Refinancing a loan for a car

Paying for a car with a loan? You don’t have to stick with the same contract terms. Here’s our guide to how to refinance your car loan

Matt Rigby
Jul 9, 2021

In many ways, paying for a car through a personal loan is a very flexible way to get the use of your own vehicle, as it gives you a lot of control. This is because, with an unsecured personal loan, you own the car outright from the start, which is not the case with Hire Purchase or PCP finance.

You only take ownership of a car on Hire Purchase once the final monthly payment has been made, while with PCP you have to make all the monthly payments plus the large optional final payment before you become the owner. As a result, opt for a loan instead and you have a little more control over what you do with the debt.

One of your options could be to refinance. In short, replace your current loan with a new one, normally via a different lender. You might want to do this if you need to change the terms of your loan - to get lower monthly payments over a longer period for example - or if you reckon you can find a better deal with a lower interest rate via a new lender.

To be eligible, you’ll normally need to have a good credit history (just as when you took out the original loan) and be up to date with your payments. Read on for more information on why you might consider refinancing and how to do so.

Pros of refinancing a car loan

Essentially, the main reason you might want to refinance your car loan is simple: it could save you money. If you can find a new loan with a lower rate of interest, this could result in lower monthly payments or a lower overall cost. Or, often, both.

Another reason to refinance your car loan is that you can adjust the original terms of the loan. For example, you might have paid off another debt, got a promotion at work or come into some money in another way that means you have a little more disposable monthly income. In a situation like that, you might find that refinancing via a new loan with a shorter term but with higher monthly payments could actually cost you less overall - with less interest to pay, since you're paying off the balance quicker.

Alternatively, you might find yourself in the opposite position: with less monthly disposable income. In that case, you may want to refinance with a loan spread over a longer repayment term. This could end up costing you more overall, since you're borrowing the money for longer, but if it means lower monthly payments that are more manageable for you on a day-to-day basis, then it could well be worth doing.

Cons of refinancing a car loan

When considering refinancing for a car loan, it’s important to check the overall costs carefully - you might end up with a lower monthly payment, for example, but at the cost of higher interest payments overall during the term of the new loan. If you're looking to reduce the overall amount you have to pay, therefore, this may not be the answer.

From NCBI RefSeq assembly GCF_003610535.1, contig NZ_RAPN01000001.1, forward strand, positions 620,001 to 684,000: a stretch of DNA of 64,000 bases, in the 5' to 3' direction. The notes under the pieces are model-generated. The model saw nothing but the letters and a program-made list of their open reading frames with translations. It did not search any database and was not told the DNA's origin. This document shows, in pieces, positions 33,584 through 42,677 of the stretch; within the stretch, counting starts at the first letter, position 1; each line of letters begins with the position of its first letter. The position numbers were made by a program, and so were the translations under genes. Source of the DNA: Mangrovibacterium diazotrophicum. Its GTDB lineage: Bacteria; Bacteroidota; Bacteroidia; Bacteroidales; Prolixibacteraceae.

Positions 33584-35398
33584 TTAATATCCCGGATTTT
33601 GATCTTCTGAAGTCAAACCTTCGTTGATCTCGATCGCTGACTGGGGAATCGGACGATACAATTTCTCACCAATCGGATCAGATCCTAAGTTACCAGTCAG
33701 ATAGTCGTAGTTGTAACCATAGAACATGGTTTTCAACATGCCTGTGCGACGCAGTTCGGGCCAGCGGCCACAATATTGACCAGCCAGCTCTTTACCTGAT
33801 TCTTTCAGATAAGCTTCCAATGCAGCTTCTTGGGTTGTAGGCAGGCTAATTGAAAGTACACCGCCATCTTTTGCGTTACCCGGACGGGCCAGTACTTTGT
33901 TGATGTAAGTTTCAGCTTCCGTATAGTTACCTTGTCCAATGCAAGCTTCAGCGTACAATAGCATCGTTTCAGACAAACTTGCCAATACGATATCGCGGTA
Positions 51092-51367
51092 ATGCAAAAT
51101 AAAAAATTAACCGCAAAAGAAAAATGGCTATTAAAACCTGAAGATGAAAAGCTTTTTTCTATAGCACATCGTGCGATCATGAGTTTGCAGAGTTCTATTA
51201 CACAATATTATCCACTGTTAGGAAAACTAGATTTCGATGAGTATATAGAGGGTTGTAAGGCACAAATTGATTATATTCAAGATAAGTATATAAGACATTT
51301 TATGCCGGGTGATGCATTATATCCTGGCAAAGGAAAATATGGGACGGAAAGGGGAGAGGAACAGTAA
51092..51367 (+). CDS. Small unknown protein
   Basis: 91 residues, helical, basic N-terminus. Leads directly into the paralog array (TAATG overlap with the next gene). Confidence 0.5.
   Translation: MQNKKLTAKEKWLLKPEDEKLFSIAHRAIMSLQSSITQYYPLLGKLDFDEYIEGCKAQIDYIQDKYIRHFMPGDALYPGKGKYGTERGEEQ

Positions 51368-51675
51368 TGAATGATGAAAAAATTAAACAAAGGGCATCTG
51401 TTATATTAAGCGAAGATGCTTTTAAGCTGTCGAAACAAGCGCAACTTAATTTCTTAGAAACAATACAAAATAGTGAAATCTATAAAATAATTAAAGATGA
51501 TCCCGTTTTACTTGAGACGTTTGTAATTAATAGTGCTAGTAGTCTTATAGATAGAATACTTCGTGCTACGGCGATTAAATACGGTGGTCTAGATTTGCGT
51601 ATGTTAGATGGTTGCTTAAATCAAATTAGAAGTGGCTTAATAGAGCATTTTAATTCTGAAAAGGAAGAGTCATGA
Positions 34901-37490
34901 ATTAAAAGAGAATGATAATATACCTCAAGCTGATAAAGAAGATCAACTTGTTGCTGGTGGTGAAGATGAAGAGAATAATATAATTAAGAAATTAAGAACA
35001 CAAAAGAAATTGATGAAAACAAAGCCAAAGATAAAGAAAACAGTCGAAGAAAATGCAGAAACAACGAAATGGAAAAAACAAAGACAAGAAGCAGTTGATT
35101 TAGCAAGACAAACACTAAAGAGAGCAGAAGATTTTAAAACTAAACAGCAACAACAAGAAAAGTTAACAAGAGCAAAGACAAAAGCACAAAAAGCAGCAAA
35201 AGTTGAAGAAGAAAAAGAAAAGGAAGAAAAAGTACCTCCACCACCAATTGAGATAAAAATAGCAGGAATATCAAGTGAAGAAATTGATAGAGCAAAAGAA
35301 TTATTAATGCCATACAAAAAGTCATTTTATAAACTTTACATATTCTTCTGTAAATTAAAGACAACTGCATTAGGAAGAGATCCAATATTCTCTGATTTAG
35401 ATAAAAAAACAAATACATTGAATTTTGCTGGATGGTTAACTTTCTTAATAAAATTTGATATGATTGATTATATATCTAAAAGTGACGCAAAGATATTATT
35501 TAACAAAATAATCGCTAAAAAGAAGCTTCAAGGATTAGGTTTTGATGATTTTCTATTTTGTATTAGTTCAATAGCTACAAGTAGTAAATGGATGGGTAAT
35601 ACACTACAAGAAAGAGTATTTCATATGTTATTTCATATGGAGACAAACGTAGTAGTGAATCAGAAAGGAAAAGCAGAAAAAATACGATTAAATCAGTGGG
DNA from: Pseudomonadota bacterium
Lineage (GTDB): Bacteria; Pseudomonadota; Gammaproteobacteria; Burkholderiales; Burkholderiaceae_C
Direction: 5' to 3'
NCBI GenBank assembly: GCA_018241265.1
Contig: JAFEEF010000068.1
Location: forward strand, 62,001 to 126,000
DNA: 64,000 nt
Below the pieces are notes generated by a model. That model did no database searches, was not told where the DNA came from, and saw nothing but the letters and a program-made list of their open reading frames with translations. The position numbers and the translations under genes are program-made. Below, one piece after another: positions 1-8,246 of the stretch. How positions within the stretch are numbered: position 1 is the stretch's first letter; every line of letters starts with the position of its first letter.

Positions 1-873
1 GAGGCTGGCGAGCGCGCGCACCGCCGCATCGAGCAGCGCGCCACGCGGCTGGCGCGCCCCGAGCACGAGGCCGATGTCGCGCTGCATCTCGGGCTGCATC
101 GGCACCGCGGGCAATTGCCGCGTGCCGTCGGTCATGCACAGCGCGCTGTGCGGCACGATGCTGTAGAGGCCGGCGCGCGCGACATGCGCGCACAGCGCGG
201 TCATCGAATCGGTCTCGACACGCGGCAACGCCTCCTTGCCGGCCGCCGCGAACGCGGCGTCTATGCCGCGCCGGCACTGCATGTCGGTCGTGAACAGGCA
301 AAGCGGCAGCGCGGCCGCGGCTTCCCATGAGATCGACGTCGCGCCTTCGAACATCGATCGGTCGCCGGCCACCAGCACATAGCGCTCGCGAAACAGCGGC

You should also check for any early repayment penalties or fees associated with your current loan. There may not be any but, if there are, the cost of them could outweigh any savings you might make by refinancing the debt. So, it's important to know exactly how the potential new costs and savings balance out.

Applying to refinance a car loan - like applying for any credit - means a new lender will make what’s called a ‘hard search’ on your credit report to assess your financial suitability. This can temporarily make a dent in your credit score, but it will tend to rebound relatively quickly - especially if you continue to make any credit repayments on time.

Plus, you can shop around for multiple applications, as credit score companies will tend to roll multiple applications into one, provided you make the various applications over a short period of time. It's worth being aware that if you're just browsing and you make lots of hard credit checks in the process, this can negatively affect your credit score, as it makes it look like you're desperate for money.

If you're looking to get a large number of quotes, therefore, it's a good idea to make sure that you only submit 'soft credit searches', as these won't affect your credit score in the same way, but will give you an indication of your likelihood of being approved for a loan. Once you have the quotes back, you can see which looks like it gives you the best value and then make one application and one hard check for this.

When you should consider refinancing a car loan?

In general, it’s best to consider refinancing a car loan only if your credit score is better than it was when you first took out the loan, as this makes it much more likely that you’ll be accepted by a new lender at a lower rate of interest. Alternatively, if lower-interest loans have become available since you took out your current one, it may also be possible to get a new loan that is cheaper by a large enough margin to warrant refinancing.


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